sean vanaman, campo santo co-founder

On Friday, Kjellberg confirmed that the Copyright Strike had indeed come into effect.

The move from Campo Santo was a significant one, because if a YouTube account gets three Copyright Strikes within 90 days, it is shut down forever, and its owner isn't allowed to start another one.

A successful Strike removes an infringing video from YouTube, but this removal can be contested two ways: the account owner can contact the claimant and ask for a retraction, or they can submit a counter notification to YouTube. If they opt for a counter notification, the copyright claimant then has 10 business days to provide YouTube with evidence they have initiated court action to keep the content down (this is the law). If this evidence is provided, it's off to court we go. If not, the content is reinstated to YouTube.

However, if the YouTube account owner doesn't care about the video being inaccessible and doesn't want to fight, they can simply wait for the Strike to expire, which happens in 90 days provided they complete a short copyright quiz.

Camp Santo's use of the Strike further split commenters: some applauded the move, but others expressed concern that YouTube's DMCA system wasn't designed for such a purpose, and that Camp Santo's actions were abuse of the DMCA tool. Vanaman himself even told BuzzFeed News on Sunday that he was hesitant to use the system against Kjellberg, and that he regretted it.

"I love streamers," he said. "I stream and I watch streamers literally every day. I’m sure a lot of them say things that I hate and have political views that are different than mine, but I don't care because we just play video games together. Nevertheless we made a choice to have Firewatch not associated with his channel anymore, not because he's the most offensive person, but because he’s the biggest. I wish there was a clear way to say we don’t want our work associated with hate speech, even accidental hate speech if that's what it was…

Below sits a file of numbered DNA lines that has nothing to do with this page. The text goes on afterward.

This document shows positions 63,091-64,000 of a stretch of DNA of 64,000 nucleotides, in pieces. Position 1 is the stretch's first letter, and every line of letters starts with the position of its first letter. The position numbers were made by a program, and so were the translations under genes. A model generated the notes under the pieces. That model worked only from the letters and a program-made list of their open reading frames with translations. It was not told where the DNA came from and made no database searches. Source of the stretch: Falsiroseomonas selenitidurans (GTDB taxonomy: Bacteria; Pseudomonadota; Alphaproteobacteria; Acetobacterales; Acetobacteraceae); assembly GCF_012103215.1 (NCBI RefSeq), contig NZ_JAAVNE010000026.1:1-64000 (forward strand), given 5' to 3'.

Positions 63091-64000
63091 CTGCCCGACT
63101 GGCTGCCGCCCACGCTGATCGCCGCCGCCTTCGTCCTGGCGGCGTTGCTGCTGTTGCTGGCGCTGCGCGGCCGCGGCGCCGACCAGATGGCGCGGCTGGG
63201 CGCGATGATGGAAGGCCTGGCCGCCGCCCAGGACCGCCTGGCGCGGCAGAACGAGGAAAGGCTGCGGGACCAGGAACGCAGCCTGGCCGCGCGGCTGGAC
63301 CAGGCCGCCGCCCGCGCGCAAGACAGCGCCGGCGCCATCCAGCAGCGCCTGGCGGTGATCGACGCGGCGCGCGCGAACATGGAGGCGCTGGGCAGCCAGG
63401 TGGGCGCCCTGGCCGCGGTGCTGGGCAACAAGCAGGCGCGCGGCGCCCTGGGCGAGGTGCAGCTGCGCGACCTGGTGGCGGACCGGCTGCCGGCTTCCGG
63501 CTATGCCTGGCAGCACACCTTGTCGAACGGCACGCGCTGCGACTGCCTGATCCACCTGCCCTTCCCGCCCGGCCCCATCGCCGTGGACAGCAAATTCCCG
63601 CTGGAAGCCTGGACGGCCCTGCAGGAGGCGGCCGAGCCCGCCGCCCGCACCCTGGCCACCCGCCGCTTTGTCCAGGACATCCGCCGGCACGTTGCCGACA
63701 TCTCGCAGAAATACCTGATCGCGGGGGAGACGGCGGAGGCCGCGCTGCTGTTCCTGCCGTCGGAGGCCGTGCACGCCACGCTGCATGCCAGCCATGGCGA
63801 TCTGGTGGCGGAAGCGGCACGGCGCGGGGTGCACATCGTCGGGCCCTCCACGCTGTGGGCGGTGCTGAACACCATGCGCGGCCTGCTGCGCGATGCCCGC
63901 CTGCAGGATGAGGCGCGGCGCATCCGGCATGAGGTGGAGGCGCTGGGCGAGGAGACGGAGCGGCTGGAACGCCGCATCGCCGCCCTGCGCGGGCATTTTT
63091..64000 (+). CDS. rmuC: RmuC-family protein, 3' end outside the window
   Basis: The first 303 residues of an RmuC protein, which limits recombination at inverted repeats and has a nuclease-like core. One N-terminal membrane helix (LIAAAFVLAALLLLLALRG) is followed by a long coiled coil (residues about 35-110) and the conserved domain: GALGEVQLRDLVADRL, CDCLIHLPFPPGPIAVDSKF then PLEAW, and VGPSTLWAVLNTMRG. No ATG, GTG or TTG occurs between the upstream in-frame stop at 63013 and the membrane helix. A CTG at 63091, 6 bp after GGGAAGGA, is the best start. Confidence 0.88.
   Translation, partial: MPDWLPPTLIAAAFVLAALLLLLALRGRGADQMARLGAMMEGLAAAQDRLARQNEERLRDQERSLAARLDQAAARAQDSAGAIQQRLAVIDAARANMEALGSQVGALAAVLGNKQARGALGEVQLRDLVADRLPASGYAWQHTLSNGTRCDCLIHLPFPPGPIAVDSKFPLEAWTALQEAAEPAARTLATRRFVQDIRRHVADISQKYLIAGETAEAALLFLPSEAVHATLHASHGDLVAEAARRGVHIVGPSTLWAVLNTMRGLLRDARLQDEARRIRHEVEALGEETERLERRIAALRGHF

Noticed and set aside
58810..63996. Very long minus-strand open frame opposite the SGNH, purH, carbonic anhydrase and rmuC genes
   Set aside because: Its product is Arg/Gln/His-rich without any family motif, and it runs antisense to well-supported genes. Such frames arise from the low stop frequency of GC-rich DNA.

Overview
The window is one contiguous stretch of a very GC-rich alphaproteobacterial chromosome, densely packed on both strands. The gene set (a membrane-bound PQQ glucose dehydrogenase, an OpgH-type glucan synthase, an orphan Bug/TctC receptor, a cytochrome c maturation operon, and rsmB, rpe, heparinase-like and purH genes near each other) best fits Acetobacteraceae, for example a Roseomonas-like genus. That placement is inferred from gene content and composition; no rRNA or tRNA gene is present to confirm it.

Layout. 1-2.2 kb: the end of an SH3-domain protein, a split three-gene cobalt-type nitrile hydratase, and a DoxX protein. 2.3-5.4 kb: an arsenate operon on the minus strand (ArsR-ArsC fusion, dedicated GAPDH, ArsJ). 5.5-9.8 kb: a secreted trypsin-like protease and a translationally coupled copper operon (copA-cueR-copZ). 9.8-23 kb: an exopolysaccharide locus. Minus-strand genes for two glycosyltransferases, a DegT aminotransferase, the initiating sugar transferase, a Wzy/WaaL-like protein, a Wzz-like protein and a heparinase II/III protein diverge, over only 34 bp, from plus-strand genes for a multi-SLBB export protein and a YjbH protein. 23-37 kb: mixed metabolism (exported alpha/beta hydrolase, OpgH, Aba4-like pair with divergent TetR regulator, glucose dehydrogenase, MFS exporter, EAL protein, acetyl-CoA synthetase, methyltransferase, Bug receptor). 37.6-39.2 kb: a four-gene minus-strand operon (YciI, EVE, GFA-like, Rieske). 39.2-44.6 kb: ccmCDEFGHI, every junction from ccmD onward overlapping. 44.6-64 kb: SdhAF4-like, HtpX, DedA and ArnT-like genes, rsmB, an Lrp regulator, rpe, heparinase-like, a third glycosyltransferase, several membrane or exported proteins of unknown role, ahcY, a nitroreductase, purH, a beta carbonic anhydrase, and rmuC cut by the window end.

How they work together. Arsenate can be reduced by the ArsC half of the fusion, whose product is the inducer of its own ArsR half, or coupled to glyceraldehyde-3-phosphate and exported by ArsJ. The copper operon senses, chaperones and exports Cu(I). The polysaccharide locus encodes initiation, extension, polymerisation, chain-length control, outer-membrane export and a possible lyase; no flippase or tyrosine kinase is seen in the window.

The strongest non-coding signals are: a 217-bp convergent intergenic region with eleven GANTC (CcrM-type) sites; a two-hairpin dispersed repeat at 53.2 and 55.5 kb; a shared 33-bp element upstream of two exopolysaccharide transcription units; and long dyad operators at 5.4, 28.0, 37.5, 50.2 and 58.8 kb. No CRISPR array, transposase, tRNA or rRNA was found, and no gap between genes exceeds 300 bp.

"I regret using a DMCA takedown. Censorship is not the best thing for speech and if I had a way to contact PewDiePie and take the video down, I probably would. He’s a bad fit for us, and we’re a bad fit for him."

Nonetheless some irate gamers decided to 'review bomb' Firewatch on Steam, and in doing so, managed to drop its recent review rating from "Very Positive" to "Mixed".

PewDiePie, copyright, and the n-word

The accompanying comments told the story:

"At least one of the game devs seems to be a DMCA abusing SJW crybaby who is using copyright laws to wrongfully take down videos if the reviewer uses a word he doesn't like."

"Some SJW dev. so yeah♥♥♥♥♥"

"The developers seem to support censorship which I will not."

"The fact that the creator of this game seriously went after pewdiepie is ♥♥♥♥ing pathetic. Instead of complaining, he should ♥♥♥♥ing fix his game. Worst storyline ever"

"This is one of the most beautiful games. Short, but amazing. Pulls you in and keeps you intrigued from start to finish. However, negative review cause the developer is a whiny baby, filing DMCA takedowns over hurtful words."

Fortunately for Campo Santo, these negative reviews are unlikely to have an impact on the game's sales, as it's been out for more than a year and has sold more than a million copies already. However, the small studio has had its hands full keeping angry gamers from spamming hideousness into its forums and Steam community: